Off the shelf
An exhibition of jewelry by students and staff of Central Saint Martins at Vitsœ Munich.
Words & Photography: Vitsœ
March 4 – 14, 2017
Monday – Friday 10am – 7pm
Saturday & Sunday 10am – 6pm
Before the discovery of precious metals, prehistoric cultures adorned themselves with found shells, animal bones and common detritus. The reasons why our ancestors have consistently adorned their bodies with hand-crafted found objects are complex, but we can assume that hierarchy, marital status and nostalgia are significant.
Today at the esteemed London art school Central Saint Martins, students of the BA Jewellery Design’s second year are responding to a brief that encourages the transformation of low-grade and discarded materials into unique pieces of jewelry. The goal is to initiate conversation with visitors at the upcoming exhibition ‘Off the shelf’ on how materials we regard as rubbish could be considered valuable and precious. The second year students will exhibit at Vitsœ Munich among recent work by other students and staff from CSM.
BA Jewellery Design tutor Max Warren explained that “this project was an annual assignment where second year students created catwalk jewelry from recycled materials. It has evolved to become a performative event with an audience. This iteration of the project ensures the interaction between maker, wearer and viewer is more personal and relevant.”
‘Off the shelf’ will mark CSM’s second outing to Vitsœ Munich, following the success of the 2016 exhibition ‘Shelf life’. In contrast to ‘Shelf life’, when the jewelry referenced the shelving system context in which it was displayed, this year’s ‘Off the shelf’ considers how the viewer’s response to jewelry changes when worn on a person rather than displayed on a shelf.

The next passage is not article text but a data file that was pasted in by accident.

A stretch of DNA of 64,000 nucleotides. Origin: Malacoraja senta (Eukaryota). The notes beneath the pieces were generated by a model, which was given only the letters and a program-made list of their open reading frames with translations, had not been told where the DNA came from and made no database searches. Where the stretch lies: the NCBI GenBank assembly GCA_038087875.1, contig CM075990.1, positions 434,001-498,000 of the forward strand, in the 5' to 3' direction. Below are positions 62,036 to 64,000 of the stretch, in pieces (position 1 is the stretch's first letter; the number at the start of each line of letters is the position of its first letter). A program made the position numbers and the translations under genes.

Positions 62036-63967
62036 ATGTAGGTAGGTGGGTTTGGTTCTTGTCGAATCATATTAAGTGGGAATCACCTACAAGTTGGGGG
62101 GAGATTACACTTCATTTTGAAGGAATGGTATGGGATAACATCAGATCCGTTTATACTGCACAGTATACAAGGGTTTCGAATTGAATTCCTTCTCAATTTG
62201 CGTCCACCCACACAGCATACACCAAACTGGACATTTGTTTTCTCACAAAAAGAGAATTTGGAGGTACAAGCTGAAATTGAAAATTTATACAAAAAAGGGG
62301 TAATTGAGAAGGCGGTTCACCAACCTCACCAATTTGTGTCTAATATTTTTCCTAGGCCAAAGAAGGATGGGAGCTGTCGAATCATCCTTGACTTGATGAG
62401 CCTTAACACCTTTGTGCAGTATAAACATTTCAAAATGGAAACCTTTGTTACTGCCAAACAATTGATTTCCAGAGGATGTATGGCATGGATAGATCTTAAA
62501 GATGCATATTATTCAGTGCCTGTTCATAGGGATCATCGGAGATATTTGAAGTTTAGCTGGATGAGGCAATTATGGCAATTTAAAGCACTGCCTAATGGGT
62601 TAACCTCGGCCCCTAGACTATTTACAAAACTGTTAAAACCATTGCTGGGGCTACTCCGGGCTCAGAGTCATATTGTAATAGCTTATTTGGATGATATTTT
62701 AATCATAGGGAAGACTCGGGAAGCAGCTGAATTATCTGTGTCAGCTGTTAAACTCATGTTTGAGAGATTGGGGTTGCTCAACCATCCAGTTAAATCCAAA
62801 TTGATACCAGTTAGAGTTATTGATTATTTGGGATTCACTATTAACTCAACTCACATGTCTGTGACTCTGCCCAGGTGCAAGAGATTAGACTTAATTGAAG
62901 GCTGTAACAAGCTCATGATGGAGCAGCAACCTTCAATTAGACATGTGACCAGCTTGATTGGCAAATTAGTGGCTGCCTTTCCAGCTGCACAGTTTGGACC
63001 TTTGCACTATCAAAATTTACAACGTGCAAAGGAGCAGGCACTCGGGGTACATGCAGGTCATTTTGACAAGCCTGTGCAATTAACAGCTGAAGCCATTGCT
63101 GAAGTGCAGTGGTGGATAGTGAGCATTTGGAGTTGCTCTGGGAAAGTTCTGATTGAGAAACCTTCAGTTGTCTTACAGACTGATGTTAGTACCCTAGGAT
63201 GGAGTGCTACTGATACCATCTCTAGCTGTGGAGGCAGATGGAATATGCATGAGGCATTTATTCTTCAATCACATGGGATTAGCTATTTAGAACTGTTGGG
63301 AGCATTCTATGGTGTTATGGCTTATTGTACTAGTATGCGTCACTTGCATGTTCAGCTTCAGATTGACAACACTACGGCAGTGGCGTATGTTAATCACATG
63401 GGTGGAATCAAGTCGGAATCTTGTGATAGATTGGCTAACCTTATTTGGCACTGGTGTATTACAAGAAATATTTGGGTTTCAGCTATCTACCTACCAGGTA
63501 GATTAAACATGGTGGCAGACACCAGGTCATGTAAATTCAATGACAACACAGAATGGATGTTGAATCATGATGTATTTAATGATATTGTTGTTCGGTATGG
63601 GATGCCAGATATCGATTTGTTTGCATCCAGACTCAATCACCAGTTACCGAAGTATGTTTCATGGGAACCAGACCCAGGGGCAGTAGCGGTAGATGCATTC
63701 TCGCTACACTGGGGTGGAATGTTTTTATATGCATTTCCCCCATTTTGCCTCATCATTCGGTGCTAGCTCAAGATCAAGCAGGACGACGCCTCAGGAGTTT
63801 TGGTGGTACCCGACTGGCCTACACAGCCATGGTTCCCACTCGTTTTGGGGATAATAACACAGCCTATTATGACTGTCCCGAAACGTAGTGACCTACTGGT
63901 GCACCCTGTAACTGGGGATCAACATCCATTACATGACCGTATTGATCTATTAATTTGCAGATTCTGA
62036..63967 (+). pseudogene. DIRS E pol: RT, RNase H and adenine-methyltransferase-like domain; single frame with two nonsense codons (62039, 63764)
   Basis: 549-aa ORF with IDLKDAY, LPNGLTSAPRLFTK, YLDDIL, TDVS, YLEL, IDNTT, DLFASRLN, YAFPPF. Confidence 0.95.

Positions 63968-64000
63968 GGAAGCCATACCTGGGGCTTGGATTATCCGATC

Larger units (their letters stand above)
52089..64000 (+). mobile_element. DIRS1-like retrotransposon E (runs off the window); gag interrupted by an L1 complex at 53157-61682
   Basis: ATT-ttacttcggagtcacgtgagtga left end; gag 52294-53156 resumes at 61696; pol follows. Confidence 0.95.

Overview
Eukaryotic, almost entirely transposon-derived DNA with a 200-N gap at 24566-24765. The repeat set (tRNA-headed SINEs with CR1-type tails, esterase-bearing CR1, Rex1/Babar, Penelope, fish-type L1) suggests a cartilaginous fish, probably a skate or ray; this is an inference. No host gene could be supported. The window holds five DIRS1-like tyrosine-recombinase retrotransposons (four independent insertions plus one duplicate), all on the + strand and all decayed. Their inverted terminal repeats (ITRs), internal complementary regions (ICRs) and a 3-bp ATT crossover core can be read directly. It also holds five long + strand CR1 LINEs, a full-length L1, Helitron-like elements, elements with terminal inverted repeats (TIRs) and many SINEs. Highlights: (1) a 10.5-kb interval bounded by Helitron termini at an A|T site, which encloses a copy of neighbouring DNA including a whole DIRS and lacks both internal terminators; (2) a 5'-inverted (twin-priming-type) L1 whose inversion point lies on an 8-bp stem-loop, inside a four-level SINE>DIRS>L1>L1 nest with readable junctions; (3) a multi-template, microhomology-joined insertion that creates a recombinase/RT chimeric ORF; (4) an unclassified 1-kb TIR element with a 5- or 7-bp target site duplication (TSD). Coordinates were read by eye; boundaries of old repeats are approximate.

The exhibition is part of Munich Jewellery Week and Munich Creative Business Week when the Bavarian capital is full of intriguing events. The city-wide program includes Schmuck, which was established more than 50 years ago and is now considered one of the most significant exhibitions of contemporary jewelry design in the world.
Responding to the festivities, Warren said, “Munich Jewellery Week comes from the tradition of European gallery jewelry, with a progressive attitude towards materials and value. The brief to our students is to create a wearable contemporary jewelry piece using waste or surplus materials. Students will present their interpretation of value, which might be their ideas, workmanship or wit.”
On the evening of 10 March, students will wear the pieces they’ve created and explain to guests the idea behind the work as well as the techniques used for making. Costume jewelry is often referred to as ‘conversational’, so to use the human body as a moveable gallery in this way feels like common sense.
Warren continued, “the brief will hopefully prompt the students to question how materials convey meaning and value. For instance, a used coffee stirrer might have the potential to be an expressive and communicative material for jewelry, depending on how it’s used and if it can convey meaning effectively. All materials are considered as valid, but they need context and purpose, which is what the students are asked to provide.”
CSM’s BA Jewellery Design Course Leader Caroline Broadhead will give an exhibition tour, which is free to attend, on 9 March at 11:00, followed by tutors Max Warren and Giles Last on 11 March at 11:00.